UK monkeypox cases top 100 as government stockpiles vaccines

Lily Wakefield May 27, 2022
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The monkeypox virus under a microscope.

The monkeypox virus under a microscope. (Getty)

The UK Health Security Agency (UKHSA) has announced that the number of confirmed monkeypox cases in the UK has passed 100.

On Friday (27 May), the UKHSA said that a further 16 cases of the virus had been detected in England, bringing the total to 101 since 7 May.

On top of this, there are three confirmed cases in Scotland, one in Wales and one in Northern Ireland, bringing the UK’s total to 106, although “the risk to the UK population remains low”.

The UK has begun stockpiling vaccines against smallpox, which is caused by a virus very similar to monkeypox.

The UKHSA said that the government had purchased 20,000 doses of a safe smallpox vaccine called Imvanex, supplied by Bavarian Nordic, which is being offered to close contacts of anyone diagnosed with monkeypox in the UK.

According to the World Health Organisation (WHO), the smallpox vaccine has proved to be about 85 per cent effective in preventing monkeypox.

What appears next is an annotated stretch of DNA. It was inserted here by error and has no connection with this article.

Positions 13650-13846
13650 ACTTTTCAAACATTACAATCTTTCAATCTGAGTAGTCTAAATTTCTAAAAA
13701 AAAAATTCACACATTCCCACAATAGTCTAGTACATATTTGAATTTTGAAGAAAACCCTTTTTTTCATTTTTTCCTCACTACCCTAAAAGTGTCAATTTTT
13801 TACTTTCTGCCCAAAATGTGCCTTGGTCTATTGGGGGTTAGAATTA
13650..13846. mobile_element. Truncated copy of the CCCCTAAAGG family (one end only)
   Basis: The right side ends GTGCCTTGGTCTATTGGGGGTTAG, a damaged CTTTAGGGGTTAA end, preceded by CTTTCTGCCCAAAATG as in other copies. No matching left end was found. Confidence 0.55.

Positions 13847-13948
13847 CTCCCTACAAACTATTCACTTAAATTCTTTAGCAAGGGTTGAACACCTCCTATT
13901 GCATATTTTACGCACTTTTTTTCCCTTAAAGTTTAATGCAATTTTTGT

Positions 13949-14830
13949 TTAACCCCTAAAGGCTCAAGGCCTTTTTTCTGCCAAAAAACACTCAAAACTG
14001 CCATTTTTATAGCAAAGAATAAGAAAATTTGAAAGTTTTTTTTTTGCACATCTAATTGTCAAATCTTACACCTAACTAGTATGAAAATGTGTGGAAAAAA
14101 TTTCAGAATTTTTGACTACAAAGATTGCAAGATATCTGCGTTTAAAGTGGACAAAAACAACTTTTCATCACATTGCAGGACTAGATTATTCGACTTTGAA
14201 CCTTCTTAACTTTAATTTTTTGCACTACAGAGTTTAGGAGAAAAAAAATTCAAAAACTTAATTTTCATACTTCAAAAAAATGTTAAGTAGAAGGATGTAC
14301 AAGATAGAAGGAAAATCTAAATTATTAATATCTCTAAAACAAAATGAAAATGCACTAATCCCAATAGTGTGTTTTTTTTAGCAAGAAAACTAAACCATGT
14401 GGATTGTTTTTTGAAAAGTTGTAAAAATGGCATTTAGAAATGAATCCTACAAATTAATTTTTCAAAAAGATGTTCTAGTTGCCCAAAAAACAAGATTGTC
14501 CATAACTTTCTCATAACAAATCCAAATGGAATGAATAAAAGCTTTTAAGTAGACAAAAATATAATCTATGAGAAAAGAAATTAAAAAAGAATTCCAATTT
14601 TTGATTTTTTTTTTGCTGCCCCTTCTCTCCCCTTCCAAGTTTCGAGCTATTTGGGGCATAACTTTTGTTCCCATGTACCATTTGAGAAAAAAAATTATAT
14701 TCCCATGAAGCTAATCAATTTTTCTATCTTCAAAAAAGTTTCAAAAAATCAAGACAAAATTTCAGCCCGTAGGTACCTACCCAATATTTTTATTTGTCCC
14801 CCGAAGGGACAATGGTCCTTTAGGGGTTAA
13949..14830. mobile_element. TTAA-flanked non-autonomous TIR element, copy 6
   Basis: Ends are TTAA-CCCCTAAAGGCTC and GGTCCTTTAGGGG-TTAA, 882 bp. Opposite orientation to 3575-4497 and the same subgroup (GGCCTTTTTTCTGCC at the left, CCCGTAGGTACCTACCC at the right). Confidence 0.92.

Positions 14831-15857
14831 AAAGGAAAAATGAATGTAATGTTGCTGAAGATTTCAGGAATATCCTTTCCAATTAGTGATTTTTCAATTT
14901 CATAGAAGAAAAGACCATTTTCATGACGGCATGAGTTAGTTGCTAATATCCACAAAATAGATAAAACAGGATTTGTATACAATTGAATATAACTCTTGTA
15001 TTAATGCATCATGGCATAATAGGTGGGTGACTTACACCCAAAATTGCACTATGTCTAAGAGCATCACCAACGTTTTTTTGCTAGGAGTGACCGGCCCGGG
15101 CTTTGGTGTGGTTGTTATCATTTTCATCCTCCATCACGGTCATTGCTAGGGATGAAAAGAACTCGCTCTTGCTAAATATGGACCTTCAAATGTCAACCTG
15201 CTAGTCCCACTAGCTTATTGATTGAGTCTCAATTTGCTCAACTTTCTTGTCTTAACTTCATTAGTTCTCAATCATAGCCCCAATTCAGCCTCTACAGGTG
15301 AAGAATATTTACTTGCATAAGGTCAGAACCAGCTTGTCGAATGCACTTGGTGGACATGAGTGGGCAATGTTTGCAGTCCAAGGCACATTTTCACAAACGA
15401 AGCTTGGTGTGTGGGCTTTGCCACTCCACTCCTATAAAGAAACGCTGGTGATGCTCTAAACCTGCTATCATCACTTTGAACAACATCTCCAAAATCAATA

Health protection teams are currently contacting and assessing high-risk contacts, and in some cases asking them to isolate at home for up to 21 days, even if they remain well.

The UKHSA noted again that although monkeypox can be transmitted to anyone in the population, the “majority of the cases identified to date have been among men who are gay, bisexual and men who have sex with men“.

So far, new monkeypox cases outside of Central and West Africa, where the virus is endemic, have been detected in 21 countries, the majority of which are in Europe.

Early symptoms of monkeypox are flu-like, including fever, headaches, swellings, aching muscles, and exhaustion. Tell-tale rashes, lesions or spots may start to appear on the face, hands, and feet, before forming a scab which falls off.

Although not a sexually transmitted disease, monkeypox can be passed from person to person through close and prolonged human contact, as well as via clothing or linens used by an infected person.

Dr Susan Hopkins, the UKHSA’s chief medical adviser, said in a statement: “We are continuing to promptly identify further Monkeypox cases in England through our extensive surveillance and contact tracing networks, our vigilant NHS services, and thanks to people coming forward with symptoms.

“We are asking people to look out for new spots, ulcers or blisters on any part of their body.

“If anyone suspects they might have these, particularly if they have recently had a new sexual partner, they should limit their contact with others and contact NHS 111 or their local sexual health service as soon as possible, though please phone ahead before attending in person.”

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